DALTON

Reading Ruth Bass’s recent column on Cape Cod whale watching brought back memories of a whale watch voyage of my own. Living on the Cape for 30 years, I sailed on many boats and took more than a few whale watch excursions; but one stands out as special.

My companions on the trip were 100 seventh grade students along with assorted other teachers and chaperones. We left from Provincetown on a sunny late spring morning all carefully medicated with Dramamine to forestall any unpleasant seasickness. Yes, some of the folks on board were born sailors, but one can never be too careful when crowds of preteens are involved.

The trip was part of our science curriculum and counted as one of our field trips for the year; but we all knew it was more than that. It was part party and part pleasure cruise too. And it was a pleasure to be out on the water on a beautiful day with a group of people you’ve come to understand and appreciate. In terms of field trip organization, it scored a "10" in terms of control because there was absolutely no chasing down accidentally lost or purposely "lost" students. No one considered going overboard to elude the chaperones, any of whom would have dived in right behind the escapee.

No, it was a day to hang out with your friends, do some scientific observation, and basically have a memorable time. Many of the students had been whale watching before, and many had not. Some were seasoned sailors and swimmers, and some were not.


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Economic diversity being what it is on Cape Cod (there are hidden pockets of poverty on the Cape equal to those in Appalachia), this daylong trip on the water was a first for some; but since all viewed it as a perfect day out of school, they all enjoyed it equally.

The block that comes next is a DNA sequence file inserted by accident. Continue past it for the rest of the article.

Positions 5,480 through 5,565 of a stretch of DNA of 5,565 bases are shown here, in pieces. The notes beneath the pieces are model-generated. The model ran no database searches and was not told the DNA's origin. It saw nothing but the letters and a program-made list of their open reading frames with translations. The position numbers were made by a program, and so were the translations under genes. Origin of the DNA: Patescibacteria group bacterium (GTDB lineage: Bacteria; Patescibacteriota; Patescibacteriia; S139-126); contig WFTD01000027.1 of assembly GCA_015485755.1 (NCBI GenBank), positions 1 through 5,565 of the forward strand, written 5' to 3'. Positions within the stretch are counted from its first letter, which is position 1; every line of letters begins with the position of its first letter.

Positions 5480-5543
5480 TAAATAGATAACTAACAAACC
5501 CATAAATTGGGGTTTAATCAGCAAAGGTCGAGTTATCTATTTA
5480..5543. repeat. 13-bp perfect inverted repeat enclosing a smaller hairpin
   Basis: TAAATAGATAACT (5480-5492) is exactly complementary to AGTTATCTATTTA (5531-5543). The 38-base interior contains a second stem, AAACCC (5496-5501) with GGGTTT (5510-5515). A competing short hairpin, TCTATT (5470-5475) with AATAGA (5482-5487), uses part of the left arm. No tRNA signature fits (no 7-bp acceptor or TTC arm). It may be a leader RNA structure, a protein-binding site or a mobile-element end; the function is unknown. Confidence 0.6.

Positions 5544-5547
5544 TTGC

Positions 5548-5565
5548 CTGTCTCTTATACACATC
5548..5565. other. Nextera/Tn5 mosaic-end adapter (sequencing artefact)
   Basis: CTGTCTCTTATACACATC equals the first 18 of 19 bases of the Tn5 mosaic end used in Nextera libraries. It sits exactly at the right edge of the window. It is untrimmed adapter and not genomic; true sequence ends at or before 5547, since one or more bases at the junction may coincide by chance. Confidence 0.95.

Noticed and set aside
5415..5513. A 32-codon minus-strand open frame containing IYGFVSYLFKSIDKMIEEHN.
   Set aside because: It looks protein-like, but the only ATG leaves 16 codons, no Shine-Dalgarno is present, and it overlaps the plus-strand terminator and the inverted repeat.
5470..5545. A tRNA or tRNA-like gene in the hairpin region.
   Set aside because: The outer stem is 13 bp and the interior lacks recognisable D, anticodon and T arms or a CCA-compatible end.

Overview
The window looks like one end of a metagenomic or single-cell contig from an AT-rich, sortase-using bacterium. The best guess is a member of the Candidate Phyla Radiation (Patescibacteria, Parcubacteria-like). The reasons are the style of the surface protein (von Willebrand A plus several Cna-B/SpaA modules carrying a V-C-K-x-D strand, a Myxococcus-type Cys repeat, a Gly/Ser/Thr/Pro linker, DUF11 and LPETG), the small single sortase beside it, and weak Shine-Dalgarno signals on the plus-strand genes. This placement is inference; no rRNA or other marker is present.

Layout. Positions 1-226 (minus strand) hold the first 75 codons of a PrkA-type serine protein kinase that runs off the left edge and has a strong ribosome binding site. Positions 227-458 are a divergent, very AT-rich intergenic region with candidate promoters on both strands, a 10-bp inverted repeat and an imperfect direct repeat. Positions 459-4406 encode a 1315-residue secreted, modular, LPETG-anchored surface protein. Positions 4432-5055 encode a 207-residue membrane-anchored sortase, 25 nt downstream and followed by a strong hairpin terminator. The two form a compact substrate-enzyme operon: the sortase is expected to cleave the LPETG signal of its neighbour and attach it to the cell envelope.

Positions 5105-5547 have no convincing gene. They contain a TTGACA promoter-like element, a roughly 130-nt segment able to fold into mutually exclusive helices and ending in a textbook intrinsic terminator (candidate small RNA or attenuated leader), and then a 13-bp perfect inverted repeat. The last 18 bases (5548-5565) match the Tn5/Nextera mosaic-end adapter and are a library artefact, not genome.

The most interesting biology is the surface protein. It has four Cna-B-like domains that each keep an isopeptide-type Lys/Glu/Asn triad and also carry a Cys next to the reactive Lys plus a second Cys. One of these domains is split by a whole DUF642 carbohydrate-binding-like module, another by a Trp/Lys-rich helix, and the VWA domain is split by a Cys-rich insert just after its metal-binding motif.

One of our students used a wheelchair to get around, and he had the greatest time rolling around on the deck. I never saw him smile so much. Sitting in the midst of his classmates, he was just one of the guys. It was truly like a great big family outing, and a lot of cares and worries were left back on the dock. Of course we saw whales too; but that wasn’t what made the trip special.

Unfortunately that was our last whale watching field trip. A new principal decided these peninsula-bound students needed to see the big city, so out next science trip was to the New England Aquarium in Boston. That was a logistical nightmare!

The other sailing excursion that floats to the surface of a memory locker filled with thousands of special moments and days is the great circle cruise of Pontoosuc Lake. It’s not like the Circle Line trip around Manhattan, though that was a great ride too. For a kid whose family picnicked at Pontoosuc or Onota most sunny summer Sundays, a ride on the "Sheila" boat was like the mocha icing on the chocolate cake my mom often made for picnics. The motorboat that had originally belonged to Andrew Carnegie, who sailed his guests around Stockbridge Bowl, gave paying customers a smooth sail around the lake. I don’t remember the cost of the ride (since my pop was paying), but Capt. Vogel once suggested to him it would be cheaper to just buy the boat.

I swam at Pontoosuc all the time, but gliding over the surface in this elegant, canopy-covered craft put us right up there with the Whitneys and the Vanderbilts. I loved feeling the breeze in my face as we cruised along the shoreline of the lake, which in memory seemed so large, and in reality seems so tiny. But that’s how it is with memories, the older they are the better they seem.

Anne Horrigan Geary is a regular Eagle contributor.